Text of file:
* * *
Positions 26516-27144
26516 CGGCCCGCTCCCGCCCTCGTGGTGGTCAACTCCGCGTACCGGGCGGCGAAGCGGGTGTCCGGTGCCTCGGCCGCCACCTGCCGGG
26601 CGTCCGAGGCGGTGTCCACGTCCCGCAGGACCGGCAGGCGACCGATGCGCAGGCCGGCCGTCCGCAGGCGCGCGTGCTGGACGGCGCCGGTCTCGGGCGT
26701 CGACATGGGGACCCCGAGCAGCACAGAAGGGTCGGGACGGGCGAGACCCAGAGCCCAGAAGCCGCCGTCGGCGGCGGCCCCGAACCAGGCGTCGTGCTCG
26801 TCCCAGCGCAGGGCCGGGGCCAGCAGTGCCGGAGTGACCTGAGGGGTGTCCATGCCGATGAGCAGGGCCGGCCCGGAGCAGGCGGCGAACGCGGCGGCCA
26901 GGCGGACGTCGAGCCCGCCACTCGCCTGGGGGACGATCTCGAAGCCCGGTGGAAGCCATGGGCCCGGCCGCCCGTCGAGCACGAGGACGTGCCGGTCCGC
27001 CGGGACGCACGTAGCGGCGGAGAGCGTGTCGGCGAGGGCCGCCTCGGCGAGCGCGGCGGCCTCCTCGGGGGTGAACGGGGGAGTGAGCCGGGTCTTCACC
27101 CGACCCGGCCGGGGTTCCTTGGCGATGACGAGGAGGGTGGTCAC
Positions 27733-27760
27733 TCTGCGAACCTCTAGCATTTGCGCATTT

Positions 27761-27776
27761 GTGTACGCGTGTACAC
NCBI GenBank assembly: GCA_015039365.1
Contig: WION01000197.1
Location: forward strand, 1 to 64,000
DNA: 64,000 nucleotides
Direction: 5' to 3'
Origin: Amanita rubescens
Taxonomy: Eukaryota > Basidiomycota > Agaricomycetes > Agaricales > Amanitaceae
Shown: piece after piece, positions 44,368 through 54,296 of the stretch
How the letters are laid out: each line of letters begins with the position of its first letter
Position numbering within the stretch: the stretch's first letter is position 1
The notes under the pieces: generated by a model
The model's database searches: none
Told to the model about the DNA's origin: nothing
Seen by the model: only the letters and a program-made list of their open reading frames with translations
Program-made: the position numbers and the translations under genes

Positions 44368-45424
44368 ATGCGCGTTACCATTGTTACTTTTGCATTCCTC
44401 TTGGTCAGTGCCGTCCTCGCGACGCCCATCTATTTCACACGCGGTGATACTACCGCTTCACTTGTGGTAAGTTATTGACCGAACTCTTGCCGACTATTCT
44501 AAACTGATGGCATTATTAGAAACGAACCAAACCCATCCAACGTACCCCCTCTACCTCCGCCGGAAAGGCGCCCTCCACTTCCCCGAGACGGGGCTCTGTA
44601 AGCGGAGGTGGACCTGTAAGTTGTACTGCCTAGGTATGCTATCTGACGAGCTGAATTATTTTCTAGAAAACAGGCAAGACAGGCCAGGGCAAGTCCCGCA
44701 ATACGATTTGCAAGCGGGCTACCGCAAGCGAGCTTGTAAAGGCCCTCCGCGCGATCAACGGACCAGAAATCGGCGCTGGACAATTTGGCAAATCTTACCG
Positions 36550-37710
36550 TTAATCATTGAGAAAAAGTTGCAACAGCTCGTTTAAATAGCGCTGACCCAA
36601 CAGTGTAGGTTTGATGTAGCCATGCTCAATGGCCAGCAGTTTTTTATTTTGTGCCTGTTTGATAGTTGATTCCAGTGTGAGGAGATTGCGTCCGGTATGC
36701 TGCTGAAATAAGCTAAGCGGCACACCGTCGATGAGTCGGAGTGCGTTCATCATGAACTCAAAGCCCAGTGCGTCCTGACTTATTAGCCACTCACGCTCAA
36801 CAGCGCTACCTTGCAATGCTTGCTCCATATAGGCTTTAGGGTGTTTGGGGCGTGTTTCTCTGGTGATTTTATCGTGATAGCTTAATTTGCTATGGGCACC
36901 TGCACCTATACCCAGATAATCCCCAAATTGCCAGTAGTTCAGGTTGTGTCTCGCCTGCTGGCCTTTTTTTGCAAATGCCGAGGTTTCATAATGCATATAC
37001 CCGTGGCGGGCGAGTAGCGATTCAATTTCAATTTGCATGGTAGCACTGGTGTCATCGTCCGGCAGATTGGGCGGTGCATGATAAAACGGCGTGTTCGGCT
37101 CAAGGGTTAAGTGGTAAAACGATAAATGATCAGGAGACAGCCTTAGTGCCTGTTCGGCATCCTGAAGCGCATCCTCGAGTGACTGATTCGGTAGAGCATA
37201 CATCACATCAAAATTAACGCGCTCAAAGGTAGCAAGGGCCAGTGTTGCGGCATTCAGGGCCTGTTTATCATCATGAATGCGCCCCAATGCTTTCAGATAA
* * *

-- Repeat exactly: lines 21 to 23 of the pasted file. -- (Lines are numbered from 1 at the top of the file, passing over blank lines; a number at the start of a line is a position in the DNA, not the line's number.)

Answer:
How the letters are laid out: each line of letters begins with the position of its first letter
Position numbering within the stretch: the stretch's first letter is position 1
The notes under the pieces: generated by a model